Tanzanian Lawyer turned Tech Entrepreneur, Faraja Nyalandu, on Choosing to Create Instead of Criticise
About Faraja Nyalandu
Born and raised in Tanzania, Faraja is a resourceful social entrepreneur passionate about developing cutting edge social and educational programs that empower youth and children. In 2013, she established Shule Direct, a thriving organisation providing comprehensive web and mobile educational platforms offering learning content across multiple subjects to over 1 million in and out of school youth. Shule Direct has just launched its brainchild, Ndoto Hub, Tanzania’s first start up incubator for innovative young women entrepreneurs. She is a member of the World Economic Forum’s Global Future Council on Education, Gender and Work. Faraja has been awarded a 2017 System Innovator award by Segal Family Foundation for systemic change in digital learning in Secondary School education in Tanzania and Woman in Tech award by the Tanzania Women of Achievement Awards 2018. She has also authored two youth empowerment books written in Kiswahili, Tanzania’s national language, to reach underserved young people and catalyze their dreams. Faraja is a qualified Lawyer with an LLB and LLM (Master of Laws) in Human Rights and Migration.
'Mindset of Mentors' with The Africa List
As part of a CEO Night with The Africa List community in Tanzania, Faraja answered questions from the members about the leadership practices she has cultivated along her leadership journey. This was part of a quarterly series of ‘CEO Nights’ hosted by The Africa List communities under the theme of unpacking the 'Mindset of Mentors'. At these events, a range of senior CEOs and Chairs from across Africa spend time with the community of 'next-in-line CEOs' that make up The Africa List community to unpack what it really takes to make it to the top. We only run 'CEO Nights' once a year so to make the interactions with the CEOs in attendance as structured and useful as possible, a selection of CEOs host breakout sessions, answering questions posed by the members on their 'CEO Life Hacks' that cover a range of topics including productivity, leadership, management strategies and their personal reflections.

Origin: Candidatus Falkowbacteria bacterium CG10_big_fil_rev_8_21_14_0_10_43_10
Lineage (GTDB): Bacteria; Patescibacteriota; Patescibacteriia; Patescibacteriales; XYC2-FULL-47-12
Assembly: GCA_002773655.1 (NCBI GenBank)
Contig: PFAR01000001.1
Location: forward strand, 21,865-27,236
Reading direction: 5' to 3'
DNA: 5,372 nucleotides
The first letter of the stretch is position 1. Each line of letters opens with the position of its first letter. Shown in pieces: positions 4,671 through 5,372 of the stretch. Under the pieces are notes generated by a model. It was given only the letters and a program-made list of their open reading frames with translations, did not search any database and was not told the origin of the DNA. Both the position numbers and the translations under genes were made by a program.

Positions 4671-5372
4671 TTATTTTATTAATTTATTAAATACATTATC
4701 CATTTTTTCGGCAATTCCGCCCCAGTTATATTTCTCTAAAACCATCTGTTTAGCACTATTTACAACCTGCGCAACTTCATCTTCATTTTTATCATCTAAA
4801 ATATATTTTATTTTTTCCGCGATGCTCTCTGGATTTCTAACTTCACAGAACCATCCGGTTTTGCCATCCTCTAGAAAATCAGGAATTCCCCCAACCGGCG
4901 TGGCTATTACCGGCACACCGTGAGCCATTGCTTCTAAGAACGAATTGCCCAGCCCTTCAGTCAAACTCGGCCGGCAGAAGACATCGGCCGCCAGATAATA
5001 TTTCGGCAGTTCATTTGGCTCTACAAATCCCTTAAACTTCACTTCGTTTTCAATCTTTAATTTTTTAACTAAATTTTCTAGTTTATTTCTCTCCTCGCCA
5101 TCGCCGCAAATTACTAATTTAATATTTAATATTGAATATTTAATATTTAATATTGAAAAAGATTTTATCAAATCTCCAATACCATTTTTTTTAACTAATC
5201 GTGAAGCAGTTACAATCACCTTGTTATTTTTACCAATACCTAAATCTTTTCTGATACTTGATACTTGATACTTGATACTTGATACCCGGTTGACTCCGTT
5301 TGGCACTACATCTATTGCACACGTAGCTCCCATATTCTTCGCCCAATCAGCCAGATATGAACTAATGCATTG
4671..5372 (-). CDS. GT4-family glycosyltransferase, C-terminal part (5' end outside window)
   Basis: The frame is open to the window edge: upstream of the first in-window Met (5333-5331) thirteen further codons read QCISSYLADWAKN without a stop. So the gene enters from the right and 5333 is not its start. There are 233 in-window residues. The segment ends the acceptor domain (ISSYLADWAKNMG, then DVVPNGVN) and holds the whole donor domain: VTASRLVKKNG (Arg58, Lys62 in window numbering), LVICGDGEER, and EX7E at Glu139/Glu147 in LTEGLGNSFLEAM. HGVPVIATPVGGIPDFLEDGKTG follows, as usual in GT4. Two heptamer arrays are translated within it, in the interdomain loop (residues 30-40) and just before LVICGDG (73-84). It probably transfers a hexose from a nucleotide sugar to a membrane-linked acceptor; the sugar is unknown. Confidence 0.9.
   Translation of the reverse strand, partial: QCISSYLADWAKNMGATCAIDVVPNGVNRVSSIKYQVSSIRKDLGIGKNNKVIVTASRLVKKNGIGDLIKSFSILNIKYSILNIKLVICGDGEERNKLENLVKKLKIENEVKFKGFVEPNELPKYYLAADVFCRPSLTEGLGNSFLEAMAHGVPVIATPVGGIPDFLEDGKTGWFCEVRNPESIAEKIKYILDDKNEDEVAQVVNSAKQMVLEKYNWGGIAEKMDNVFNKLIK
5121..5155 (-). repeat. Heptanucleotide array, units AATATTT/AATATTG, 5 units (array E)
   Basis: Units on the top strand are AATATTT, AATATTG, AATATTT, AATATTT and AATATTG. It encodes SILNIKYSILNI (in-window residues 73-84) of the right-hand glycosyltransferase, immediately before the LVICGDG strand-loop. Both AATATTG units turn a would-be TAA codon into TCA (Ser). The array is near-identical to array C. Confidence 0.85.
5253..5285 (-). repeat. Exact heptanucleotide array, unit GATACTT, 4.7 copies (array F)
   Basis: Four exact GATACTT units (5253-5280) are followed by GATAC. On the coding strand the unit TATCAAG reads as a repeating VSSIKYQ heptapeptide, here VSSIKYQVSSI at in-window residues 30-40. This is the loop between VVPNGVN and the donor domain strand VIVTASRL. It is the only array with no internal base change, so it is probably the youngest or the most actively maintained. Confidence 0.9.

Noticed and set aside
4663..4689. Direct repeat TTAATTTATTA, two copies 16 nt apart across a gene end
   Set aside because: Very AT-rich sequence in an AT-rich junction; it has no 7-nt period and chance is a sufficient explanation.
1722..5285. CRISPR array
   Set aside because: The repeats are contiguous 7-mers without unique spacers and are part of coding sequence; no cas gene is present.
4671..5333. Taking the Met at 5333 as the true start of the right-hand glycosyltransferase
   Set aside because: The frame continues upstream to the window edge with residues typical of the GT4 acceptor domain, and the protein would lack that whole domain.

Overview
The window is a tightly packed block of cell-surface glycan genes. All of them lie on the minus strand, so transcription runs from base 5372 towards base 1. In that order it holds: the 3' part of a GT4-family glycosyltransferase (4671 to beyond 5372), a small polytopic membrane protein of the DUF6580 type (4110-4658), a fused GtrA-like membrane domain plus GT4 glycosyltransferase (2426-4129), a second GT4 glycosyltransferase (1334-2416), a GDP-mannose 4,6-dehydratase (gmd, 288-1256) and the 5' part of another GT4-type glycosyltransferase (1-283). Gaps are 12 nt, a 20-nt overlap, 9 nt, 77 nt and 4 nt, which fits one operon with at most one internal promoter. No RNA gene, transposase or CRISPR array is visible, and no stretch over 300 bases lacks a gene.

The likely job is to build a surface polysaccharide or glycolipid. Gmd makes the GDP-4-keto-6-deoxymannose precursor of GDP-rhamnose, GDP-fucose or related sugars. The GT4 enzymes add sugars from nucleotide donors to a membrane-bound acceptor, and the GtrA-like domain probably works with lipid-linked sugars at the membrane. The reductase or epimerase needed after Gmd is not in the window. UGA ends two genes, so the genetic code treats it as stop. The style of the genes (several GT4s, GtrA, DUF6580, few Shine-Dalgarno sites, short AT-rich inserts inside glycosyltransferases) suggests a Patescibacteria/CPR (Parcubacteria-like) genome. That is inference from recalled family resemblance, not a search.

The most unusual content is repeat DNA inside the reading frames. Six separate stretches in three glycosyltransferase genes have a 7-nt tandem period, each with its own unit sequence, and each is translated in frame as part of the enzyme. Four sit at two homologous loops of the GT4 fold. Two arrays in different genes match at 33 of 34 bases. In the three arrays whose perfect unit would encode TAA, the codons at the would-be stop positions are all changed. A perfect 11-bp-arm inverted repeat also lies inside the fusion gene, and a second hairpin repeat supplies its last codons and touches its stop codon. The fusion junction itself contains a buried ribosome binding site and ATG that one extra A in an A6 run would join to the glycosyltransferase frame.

These are some of our favourite pieces of advice that Faraja shared with The Africa List:
What is the best career decision you have ever made?
I’m a trained human rights lawyer, but I decided to switch to education technologies. It’s the best decision I’ve ever made. I learned that I’m a very creative person and the legal system was not allowing me to thrive as a creative person. I realised that my skills, my personality, and drive can be used to do more than just criticising. I can create something. Now I create content every day, and new digital platforms for our clients. It’s an amazing space because no day is the same whereas at a law firm, I knew exactly what the next day would look like. Now I can’t even tell you what tomorrow will be and that’s exciting.